Graham lives with his wife and children in West Sussex but retains close links with the rest of his family in Cheltenham.

Author Links:Twitter | Website | Facebook |

Author image and bio © http://www.grahamminett.com/

 

#BookReview: All The Beautiful Lies by Peter Swanson (@PeterSwanson3) @FaberBooks #AllTheBeautifulLies

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“On the eve of his college graduation, Harry is called home by his step-mother Alice, to their house on the Maine coast, following the unexpected death of his father.

But who really is Alice, his father’s much younger second wife? In a brilliant split narrative, Peter Swanson teases out the stories and damage that lie in her past. And as her story entwines with Harry’s in the present, things grow increasingly dark and threatening – will Harry be able to see any of it clearly through his own confused feelings?”

I am a huge (HUGE!) Peter Swanson fan. The Kind Worth Killing is one of my all-time favourite books and I ALWAYS recommend it to people (have you read it? You haven’t? You really should!). So, understandably, I always look forward to the next release from Mr Swanson. I didn’t have the blog when I read The Kind Worth Killing so I, unfortunately, don’t have a review to share with you (it would be an awful lot of fangirling!). I do, however, have a review of Swanson’s last book Her Every Fear which despite reading over a year ago now, I can still remember with pinpoint accuracy.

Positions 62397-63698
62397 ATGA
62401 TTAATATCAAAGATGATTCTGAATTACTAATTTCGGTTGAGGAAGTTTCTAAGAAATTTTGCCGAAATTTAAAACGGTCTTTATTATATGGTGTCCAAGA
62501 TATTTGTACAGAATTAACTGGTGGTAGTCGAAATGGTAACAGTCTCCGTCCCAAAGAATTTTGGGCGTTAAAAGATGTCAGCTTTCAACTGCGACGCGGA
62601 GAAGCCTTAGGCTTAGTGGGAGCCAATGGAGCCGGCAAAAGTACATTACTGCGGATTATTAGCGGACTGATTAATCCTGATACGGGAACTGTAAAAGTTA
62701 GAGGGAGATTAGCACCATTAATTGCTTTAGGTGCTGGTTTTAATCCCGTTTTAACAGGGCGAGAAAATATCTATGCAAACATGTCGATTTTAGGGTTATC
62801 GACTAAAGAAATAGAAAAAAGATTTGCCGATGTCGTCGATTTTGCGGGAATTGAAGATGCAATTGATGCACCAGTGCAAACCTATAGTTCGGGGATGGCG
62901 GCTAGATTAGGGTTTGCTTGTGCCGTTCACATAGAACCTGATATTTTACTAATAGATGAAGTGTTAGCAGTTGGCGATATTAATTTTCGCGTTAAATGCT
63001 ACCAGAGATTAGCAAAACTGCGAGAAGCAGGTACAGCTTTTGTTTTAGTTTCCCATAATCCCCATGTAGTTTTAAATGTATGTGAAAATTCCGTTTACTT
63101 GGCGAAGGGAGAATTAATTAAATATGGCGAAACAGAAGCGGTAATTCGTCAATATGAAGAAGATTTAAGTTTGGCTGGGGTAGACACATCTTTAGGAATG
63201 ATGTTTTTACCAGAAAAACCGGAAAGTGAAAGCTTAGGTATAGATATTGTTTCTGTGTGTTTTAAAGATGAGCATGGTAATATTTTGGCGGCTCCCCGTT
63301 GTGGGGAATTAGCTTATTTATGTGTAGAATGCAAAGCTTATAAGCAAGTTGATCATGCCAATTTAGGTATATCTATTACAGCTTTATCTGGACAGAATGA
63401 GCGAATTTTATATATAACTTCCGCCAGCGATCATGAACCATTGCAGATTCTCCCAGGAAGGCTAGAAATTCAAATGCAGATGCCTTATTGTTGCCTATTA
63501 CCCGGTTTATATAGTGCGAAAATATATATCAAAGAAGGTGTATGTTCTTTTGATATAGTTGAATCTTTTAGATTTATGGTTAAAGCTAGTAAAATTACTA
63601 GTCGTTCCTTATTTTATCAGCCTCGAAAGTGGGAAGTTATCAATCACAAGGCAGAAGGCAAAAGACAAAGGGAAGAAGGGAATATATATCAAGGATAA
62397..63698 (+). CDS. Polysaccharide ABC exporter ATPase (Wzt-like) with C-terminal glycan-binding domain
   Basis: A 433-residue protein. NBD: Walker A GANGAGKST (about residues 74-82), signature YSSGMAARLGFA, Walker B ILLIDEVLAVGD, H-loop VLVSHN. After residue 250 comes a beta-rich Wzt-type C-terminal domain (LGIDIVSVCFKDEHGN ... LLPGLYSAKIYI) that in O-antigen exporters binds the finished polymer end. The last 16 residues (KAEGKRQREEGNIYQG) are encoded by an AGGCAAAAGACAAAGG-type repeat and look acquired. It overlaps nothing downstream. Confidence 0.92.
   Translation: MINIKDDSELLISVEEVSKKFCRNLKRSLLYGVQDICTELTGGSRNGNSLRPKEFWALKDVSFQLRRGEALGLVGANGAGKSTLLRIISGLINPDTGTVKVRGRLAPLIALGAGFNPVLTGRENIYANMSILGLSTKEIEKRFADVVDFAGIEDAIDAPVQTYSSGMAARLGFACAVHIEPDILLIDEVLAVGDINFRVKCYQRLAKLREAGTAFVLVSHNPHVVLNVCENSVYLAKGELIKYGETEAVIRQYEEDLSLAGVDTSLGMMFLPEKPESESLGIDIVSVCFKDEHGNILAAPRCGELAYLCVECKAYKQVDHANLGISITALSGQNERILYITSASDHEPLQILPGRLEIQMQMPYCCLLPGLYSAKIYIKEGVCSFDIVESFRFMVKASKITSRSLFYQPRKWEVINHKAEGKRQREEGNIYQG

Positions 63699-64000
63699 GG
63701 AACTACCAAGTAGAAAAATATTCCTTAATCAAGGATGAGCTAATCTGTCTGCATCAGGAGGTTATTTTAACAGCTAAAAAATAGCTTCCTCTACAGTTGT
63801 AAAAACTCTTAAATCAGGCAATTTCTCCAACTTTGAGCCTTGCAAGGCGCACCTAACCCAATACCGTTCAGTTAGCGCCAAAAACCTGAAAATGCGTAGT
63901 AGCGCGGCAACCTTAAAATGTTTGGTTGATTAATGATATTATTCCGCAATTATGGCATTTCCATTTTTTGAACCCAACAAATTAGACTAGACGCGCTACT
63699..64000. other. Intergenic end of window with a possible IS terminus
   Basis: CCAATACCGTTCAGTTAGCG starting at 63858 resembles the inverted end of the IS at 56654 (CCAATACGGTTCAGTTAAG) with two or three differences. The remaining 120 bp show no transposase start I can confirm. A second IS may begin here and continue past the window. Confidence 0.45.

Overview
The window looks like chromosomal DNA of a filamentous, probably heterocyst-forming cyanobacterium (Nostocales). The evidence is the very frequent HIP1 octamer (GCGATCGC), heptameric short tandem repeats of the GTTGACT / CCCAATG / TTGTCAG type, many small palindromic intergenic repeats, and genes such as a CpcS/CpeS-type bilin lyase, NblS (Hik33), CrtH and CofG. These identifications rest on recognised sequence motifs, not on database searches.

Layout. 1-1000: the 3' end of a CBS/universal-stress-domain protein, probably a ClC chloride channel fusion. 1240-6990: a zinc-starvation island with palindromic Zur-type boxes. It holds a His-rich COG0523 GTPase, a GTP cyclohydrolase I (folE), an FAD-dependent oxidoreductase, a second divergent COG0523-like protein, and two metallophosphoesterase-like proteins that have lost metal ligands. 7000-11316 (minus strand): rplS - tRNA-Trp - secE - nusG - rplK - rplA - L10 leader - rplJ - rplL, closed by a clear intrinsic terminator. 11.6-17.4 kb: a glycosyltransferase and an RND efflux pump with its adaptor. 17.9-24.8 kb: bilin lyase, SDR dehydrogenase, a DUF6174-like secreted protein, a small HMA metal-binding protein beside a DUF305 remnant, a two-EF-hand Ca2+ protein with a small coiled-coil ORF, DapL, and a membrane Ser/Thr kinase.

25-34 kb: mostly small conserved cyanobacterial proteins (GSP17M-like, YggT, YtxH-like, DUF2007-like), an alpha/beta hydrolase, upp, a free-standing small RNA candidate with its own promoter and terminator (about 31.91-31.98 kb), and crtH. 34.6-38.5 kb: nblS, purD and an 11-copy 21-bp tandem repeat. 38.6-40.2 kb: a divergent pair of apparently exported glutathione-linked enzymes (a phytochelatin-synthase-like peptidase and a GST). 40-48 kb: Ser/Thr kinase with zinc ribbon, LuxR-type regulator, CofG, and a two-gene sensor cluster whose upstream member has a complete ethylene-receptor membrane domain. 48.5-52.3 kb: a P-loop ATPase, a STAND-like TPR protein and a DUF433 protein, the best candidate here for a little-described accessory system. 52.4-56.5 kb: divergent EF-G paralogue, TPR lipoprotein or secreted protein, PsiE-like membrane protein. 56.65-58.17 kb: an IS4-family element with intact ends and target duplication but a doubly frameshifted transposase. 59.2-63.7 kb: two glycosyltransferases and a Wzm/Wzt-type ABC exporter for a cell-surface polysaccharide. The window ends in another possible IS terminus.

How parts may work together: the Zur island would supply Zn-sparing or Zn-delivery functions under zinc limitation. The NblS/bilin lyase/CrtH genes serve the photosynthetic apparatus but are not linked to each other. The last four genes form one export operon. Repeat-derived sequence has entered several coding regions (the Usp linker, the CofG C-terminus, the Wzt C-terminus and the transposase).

Needless to say, I was incredibly excited to hear the next Peter Swanson novel, All The Beautiful Lies, was due for imminent release. I HAD to read it, and soon! Unfortunately, because I’m an idiot, publication day passed me by but I picked up my copy and made a start as soon as I realised my epic mistake. And I have to say, it’s quite a different read from Swanson’s other books. I’ve been trying to put my finger on why that is but have so far failed. I enjoyed it, but maybe not as much as The Kind Worth Killing or Her Every Fear. It’s a little darker maybe, but that would encourage me if anything. I’m really not the best person to ask on these things but I wonder if it was a departure from the usual commercial fiction I’m used to reading and that’s what felt unfamiliar about the book.

Please don’t get the wrong idea here, I did thoroughly enjoy All The Beautiful Lies. I think I was thrown a little by the very different tone from an author whose writing I have come to know well. The story was a lot more about the intense and somewhat uncomfortable relationships between the characters. And the setting, the blustery Maine coastline, was almost a character in its own right. I’m not saying these are elements not normally included in a Peter Swanson novel. What I AM saying is that it/they felt strangely different in All The Beautiful Lies. But nothing ever stays the same and if you’re a writer churning out the same old thing, time and time again, then you’re not going to last very long in a competitive, inventive industry such as publishing.